Joe McNally sets up a portrait on location using Speedlights

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Scene Recognition System and Advanced SRS

Nikon's SRS and Advanced SRS recognize the position, color, tones and…

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Night Photography

Reed Hoffmann's tips for great night photography

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3.9 Rating
Getting Creative with White Balance

Try getting creative with your camera's white balance for some interesting results.

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4.3 Rating
Bright Ideas: Tips and Techniques for Photographing Jewelry

Jody Dole on photographing jewelry

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How-To Take Great Photos at the Aquarium

Tips for photographing the fish and creatures that live under water

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Sports Shooter Academy Workshop

Sports Shooter Academy gives you the opportunity to work with pros in a hands-on…

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John Shaw: A Photographer's Vision Simplified

See how one of the foremost nature, outdoor and natural history…

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Basics of Exposure and Camera Controls

Ideal class for those who want to go beyond point & shoot photography

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4.4 Rating
Zoo and Wildlife Photography

Spend a day at the zoo with wildlife photographer Julie Larsen Maher

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3.8 Rating
Summit Series of Photography Workshops

Come to the Summit for the ultimate workshop experience in all areas of…

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4.6 Rating
The Challenge of Bird Photography

Moose Peterson tells why photographing birds in the field is well worth the challenge.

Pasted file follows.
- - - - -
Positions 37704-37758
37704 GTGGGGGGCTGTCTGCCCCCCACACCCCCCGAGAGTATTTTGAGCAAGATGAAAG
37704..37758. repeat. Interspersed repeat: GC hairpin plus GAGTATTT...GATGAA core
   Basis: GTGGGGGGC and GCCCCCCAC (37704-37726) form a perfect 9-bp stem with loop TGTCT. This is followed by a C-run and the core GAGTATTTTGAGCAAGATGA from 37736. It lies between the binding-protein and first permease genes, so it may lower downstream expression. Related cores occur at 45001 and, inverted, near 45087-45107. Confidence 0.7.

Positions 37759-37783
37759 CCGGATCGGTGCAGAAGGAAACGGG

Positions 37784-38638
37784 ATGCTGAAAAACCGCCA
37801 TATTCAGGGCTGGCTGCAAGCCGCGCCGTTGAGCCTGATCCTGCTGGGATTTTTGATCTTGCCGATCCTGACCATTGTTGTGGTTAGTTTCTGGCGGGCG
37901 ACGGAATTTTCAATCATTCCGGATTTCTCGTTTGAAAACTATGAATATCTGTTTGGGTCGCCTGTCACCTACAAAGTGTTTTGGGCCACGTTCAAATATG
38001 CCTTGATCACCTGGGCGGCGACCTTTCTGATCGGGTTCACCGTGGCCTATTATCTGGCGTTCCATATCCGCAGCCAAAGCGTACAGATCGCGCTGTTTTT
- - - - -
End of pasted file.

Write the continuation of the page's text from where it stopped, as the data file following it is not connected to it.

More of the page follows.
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Understanding Focal Length

Focal length, usually represented in millimeters (mm), is the basic description of a…

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Shooting the Full Moon with the COOLPIX P900

Using the Moon Scene Mode and 83x zoom of the COOLPIX P900

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Photograph the Classic Holiday Light Bokeh Effect

Tips for shooting lights as soft globes of color

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Lighting Cars for Studio Shots

Blair Bunting on photographing cars in the studio

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Miles of Aisles

Kevin Kubota establishes his clients' comfort level before the wedding, so that on the big day they will…

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Brian Skerry: Below the Surface

An underwater photojournalist's stunning images

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Using Shadows for Dimension in Photographs

Joe McNally explains how shadows add dimension

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2.9 Rating
You Can Successfully Shoot in Bright Sunlight

Cliff Mautner on photography in the midday sun

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Lucas Gilman

Adventure sports and multimedia storyteller Lucas Gilman is a Nikon Ambassador. Learn more about his…

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4.2 Rating
Top Photography Tips from Nikon School Instructors

Learn photography the easy way, at Nikon School

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Capture NX 2: Lesson 2

Master the technique of brightening up a photo with D-Lighting.

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Landscape and Travel Photography